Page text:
Employer Endorsed means that employers within a particular industry or cluster of industries recognize the certificate and would not impose an employment barrier, because the program was completed in another state or other regional location.


Post-secondary Education means a program at an accredited degree-granting institution that leads to an academic degree (i.e., AA, AS, BA or BS).  Programs offered by degree-granting institutions that do no lead to an academic degree (e.g., certificate programs) do not count as placement in post-secondary education, but may be counted as placement in “advanced training/occupational skills training.


Training Services means any WIA-funded and non-WIA funded partner training services.  Services include:  occupational skills training including training for non-traditional employment; on-the-job training; programs that combine workplace training with related instruction, which may include cooperative education programs; training programs operated by the private sector; skill upgrading and retraining; entrepreneurial training; job readiness training; adult education and literacy activities in combination with other training; customized training conducted with a commitment by an employer or group of employers to employ an individual upon successful completion of training.


7.0       Procedure: 


7.1       The LCWC WIB has identified the following educational and occupational achievements that result in a credential; along with the corresponding forms of acceptable credential documentation:


Educational/Occupational Area

Credential Documentation

Secondary Education

High School Diploma, Transcript, Letter from School


GED Certificate

Post-Secondary Certificate Program

Certificate or Transcript

2-year College Degree

College Diploma or Transcript

4-year College Degree

College Diploma or Transcript

Vocational Degree and Certificate

Certificate of Completion or Transcript

Private Vocational Training

Certificate of Completion or Transcript

Training that results in a certification or licensure in a specific occupation

Certification Document or License

On-the-job Training

Contract fulfillment/case notes


7.2  The expectation for WIA youth to earn a degree or certificate will be provided to them in their initial

       orientation to the program.  Additionally, the expectation that once an education service begins, the

       youth is to complete all coursework and other activities that the degree or certificate program requires

       for attainment of the diploma or certificate, will be discussed with their case manager and written on

       their Individual Service Strategy (ISS).


7.3  Credential achievement will be reported in Connecting Colorado.  The participant’s case manager will

        be responsible for the entry of this data by indicating the credential achievement in the educational

        attainment field of the termination screen.  In addition, a copy of the participant’s diploma/certificate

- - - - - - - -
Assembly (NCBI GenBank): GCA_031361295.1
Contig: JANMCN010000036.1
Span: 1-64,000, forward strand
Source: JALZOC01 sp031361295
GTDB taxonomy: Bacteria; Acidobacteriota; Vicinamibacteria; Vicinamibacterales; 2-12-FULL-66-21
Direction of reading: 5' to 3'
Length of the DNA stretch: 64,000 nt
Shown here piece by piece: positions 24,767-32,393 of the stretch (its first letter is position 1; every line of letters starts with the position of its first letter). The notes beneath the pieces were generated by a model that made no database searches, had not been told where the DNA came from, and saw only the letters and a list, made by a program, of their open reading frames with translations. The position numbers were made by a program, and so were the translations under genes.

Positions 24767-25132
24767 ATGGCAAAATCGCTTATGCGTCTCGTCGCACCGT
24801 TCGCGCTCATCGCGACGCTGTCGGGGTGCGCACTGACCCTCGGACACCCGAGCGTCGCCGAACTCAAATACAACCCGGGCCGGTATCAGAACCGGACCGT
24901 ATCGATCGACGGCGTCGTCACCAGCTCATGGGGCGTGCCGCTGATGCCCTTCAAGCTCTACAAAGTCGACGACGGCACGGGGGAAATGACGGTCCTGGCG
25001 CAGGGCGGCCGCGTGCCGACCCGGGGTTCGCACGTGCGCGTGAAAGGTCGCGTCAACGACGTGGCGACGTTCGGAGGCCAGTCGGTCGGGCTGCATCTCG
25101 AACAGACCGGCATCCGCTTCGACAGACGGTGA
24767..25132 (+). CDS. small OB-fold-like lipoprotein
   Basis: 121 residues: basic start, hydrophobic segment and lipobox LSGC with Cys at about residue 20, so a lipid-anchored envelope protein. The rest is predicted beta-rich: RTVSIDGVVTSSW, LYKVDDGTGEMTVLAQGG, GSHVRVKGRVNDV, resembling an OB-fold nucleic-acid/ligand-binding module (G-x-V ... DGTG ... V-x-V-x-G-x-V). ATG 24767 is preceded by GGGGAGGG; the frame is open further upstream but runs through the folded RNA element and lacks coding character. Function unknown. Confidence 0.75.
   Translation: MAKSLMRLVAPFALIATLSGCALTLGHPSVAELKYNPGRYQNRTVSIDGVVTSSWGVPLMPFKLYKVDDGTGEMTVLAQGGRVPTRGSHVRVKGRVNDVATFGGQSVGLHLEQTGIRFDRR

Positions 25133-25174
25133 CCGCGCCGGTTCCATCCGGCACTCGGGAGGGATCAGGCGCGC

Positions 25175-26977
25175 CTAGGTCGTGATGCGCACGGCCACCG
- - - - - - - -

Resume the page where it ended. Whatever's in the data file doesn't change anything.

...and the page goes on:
will be placed in the WIA case file.  The allowable data sources for collecting the appropriate

       diploma/certification documentation may include:

·  Contact (with one or more of the organizations listed below) that is documented in the log notes.

·  State boards of education

·  State boards governing community colleges

·  State boards governing universities

·  State licensing boards for private schools

·  State education associations

·  Integrated post-secondary or higher education reporting units

·  State Department of Professional or Occupational Regulation

·  Professional, industry, or employer organizations or product manufacturers or developers

·  Training institution/providers

·  Adult Basic Education providers (GED equivalent testing agencies)


7.4  The LCWC WIB may identify additional credentials based on local employer recognized skill

        standards.  When this occurs, USDOL policy allows for the approval of locally defined credentials. 

       All of the criteria listed below must be met for the training/educational program to be deemed degree

       or certificate eligible:


A.   A program is typically more than one course.  Stand-alone courses, in general, do not meet the measures’ intent.  There may be exceptions which must be reviewed by program staff on a case-by-case basis.

B.   The training/education must have a clear structure and standardized mechanism of delivery.

C.   The program fulfills a specific set of occupational requirements with clear and measurable goals and objectives.

D.   The certificate and knowledge/skills are transferable from one employer to another within the industry(s) that recognized the certificate.

E.   The degree/certificate must be issued by one of the organizations listed in the certificate definition (see Training and Employment Guidance Letter 17-05, Attachment B:  Definitions of Key Terms).

F.   The participant cannot obtain employment in a particular occupation without successfully completing the training program. If applicable, the participant cannot secure a license to practice the skills required through the program, and the license is required to secure employment.